DH 103 Hornet (oz2876)
About this Plan
DeHavilland Hornet. Sport scale RC electric twin. Geared cobalt motors shown. Wingspan 58 in, wing area 600 sq in.
Quote: "Electric-powered British fighter. DeHavilland Hornet, by Roy Day.
This is a good-looking sport-scale model of the twin-engine Hornet fighter; variation in power and flight duration available with unique battery installation. Good takeoff, flight and landing characteristics.
THE OPERATIONAL success of the Mosquito Bomber was the basis for the development of the deHavilland 103 Hornet. The Hornet was conceived as a long-range, high-speed fighter that would be capable of combating the Japanese in the South Pacific during World War II. To satisfy the requirements for long range and high speed, the Hornet combined the ultimate in streamlining with twin 2,000hp Merlin engines. While the Hornet reminds one of the Mosquito and did benefit from that successful airplane, it was, in fact, a completely new design.
The first prototype flew in July 1944, only 13 months after detail design had begun. The prototype's climb and speed were exceptional. It reached 485mph - a record for prop-driven airplanes. Production and delivery of Hornets to the RAF did not begin until February 1945, so the war in the Pacific ended before Hornets could participate. They did, however, see considerable action as ground-attack fighters against the Malayan terrorists in 1951 to '54.
The Hornet was the last piston-engine airplane of the deHavilland line. Considered by many to be the ultimate in fighter design, it is unfortunate that not a single one has been preserved.
Why a twin? As a number of designers and builders have said, the electric-powered model is ideally suited to twins because there's no danger of one engine out. The arrangement of the two motors in series ensures that both are always powered.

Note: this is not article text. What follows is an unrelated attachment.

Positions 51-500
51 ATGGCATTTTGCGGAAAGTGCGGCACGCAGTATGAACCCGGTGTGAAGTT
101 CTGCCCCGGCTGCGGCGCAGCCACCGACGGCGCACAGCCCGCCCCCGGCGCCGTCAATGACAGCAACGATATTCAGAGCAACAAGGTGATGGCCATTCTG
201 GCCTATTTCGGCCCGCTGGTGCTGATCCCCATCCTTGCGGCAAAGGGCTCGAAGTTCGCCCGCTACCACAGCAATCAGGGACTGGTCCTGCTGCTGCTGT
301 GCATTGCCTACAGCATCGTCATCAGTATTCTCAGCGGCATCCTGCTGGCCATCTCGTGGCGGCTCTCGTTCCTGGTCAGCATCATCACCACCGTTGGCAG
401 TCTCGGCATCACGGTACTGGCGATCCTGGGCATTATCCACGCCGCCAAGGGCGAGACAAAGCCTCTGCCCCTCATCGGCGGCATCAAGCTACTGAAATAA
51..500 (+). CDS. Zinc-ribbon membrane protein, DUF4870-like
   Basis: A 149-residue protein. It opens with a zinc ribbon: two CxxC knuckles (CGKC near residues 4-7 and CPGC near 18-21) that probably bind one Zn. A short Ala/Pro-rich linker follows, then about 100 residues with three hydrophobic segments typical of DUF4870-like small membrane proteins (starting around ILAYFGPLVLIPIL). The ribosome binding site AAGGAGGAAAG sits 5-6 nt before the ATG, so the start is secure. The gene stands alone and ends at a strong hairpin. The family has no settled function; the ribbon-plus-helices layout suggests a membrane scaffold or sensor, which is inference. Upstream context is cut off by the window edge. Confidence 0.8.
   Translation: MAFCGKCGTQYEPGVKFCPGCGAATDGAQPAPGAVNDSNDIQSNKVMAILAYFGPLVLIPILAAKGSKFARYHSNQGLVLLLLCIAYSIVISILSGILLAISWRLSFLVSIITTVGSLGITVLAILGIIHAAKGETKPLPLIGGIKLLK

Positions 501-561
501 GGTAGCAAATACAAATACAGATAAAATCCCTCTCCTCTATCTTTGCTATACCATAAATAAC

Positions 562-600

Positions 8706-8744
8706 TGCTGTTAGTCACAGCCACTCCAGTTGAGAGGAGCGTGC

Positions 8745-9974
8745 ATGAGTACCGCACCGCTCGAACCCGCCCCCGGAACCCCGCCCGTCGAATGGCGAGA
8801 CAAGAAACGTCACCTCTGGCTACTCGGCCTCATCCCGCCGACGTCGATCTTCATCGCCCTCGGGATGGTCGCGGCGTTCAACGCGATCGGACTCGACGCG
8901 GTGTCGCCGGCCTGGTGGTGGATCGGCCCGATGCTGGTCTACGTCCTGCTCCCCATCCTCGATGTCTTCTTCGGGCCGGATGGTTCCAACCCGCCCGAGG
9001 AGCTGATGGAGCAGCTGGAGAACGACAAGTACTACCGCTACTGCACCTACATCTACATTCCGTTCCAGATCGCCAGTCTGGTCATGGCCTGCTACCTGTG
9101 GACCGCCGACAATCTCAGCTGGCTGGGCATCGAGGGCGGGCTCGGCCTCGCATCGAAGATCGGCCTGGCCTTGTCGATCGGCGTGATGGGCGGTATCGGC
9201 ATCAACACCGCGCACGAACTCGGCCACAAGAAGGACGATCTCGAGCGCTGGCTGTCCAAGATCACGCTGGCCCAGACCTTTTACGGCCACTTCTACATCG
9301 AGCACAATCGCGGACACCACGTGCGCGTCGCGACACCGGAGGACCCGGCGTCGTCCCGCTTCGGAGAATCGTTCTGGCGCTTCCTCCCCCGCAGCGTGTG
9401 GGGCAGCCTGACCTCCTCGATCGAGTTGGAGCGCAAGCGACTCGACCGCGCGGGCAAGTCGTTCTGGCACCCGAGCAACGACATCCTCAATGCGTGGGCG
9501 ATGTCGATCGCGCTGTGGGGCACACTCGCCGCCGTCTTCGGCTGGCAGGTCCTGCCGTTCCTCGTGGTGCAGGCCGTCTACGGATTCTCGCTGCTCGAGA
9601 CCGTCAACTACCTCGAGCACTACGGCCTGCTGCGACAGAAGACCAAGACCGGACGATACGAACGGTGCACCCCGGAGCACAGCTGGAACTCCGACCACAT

Once it has been decided to model a twin, there are countless possibilities, from civil transports to bombers to long-range fighters. Few are modeled with gas engines because of the dreaded engine-out syndrome. For those who are interested in building electric twins, I strongly recommend Keith Shaw's article in the December '91 issue of Model Airplane News. Keith is a superb scale modeler and has been designing and building electrics - many of them twins - for years.
I selected the Hornet because it's aerodynamically clean and has very pleasing lines. It's well-proportioned for scaling as a model. The long engine nacelles and the sharply tapered wings give it a distinctive appearance in flight. The tapered wings are however a little more trouble to build, and washout is essential to avoid tip-stalling. The sleek con-figuration with adequate power provides a stand-off-scale model that performs well.
Easy battery-pack installation/ removal (through the nose).
Positive battery-pack restraint designed into the fuselage structure.
Balsa/ply sandwich construction for high strength-to-weight ratio.
Molded papier-mache for light nacelle fairings.
Power system. The Hornet uses two of the popular size of electric motors the AstroFlight geared 05 cobalts. Following discussions with Bill Young, Scale Electric editor of R/C Scale Modeler, it was decided to use iron stator rings on the motors, The stator rings increase efficiency by com-pletely containing the magnetic field. The rings are very thin and weigh less than 0.5 ounce each. They are inexpensive and can be bought from Hobby Lobby.
On a test stand, using nine cells, I tested a single geared 05 with and without the iron rings. I measured current draw and rpm. With the stator rings, the motor showed about a 15 percent reduction in current draw with hardly a measurable drop in rpm. This current reduction translates into longer flight times.
Construction. Attention to weight is crucial in electric-airplane construction. Use 6- to 10-pound/square-foot balsa wherever possible, except where something else is specified. Except for the ply doublers over balsa, use plywood/ hardwood only in high-load areas such as the landing gear and the wing mounts. Minimize the use of epoxy; thick and thin CA should do the job with few exceptions. Covering can be any light film..."
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Supplementary file notes
Article pages, text and pics, thanks to DHman.
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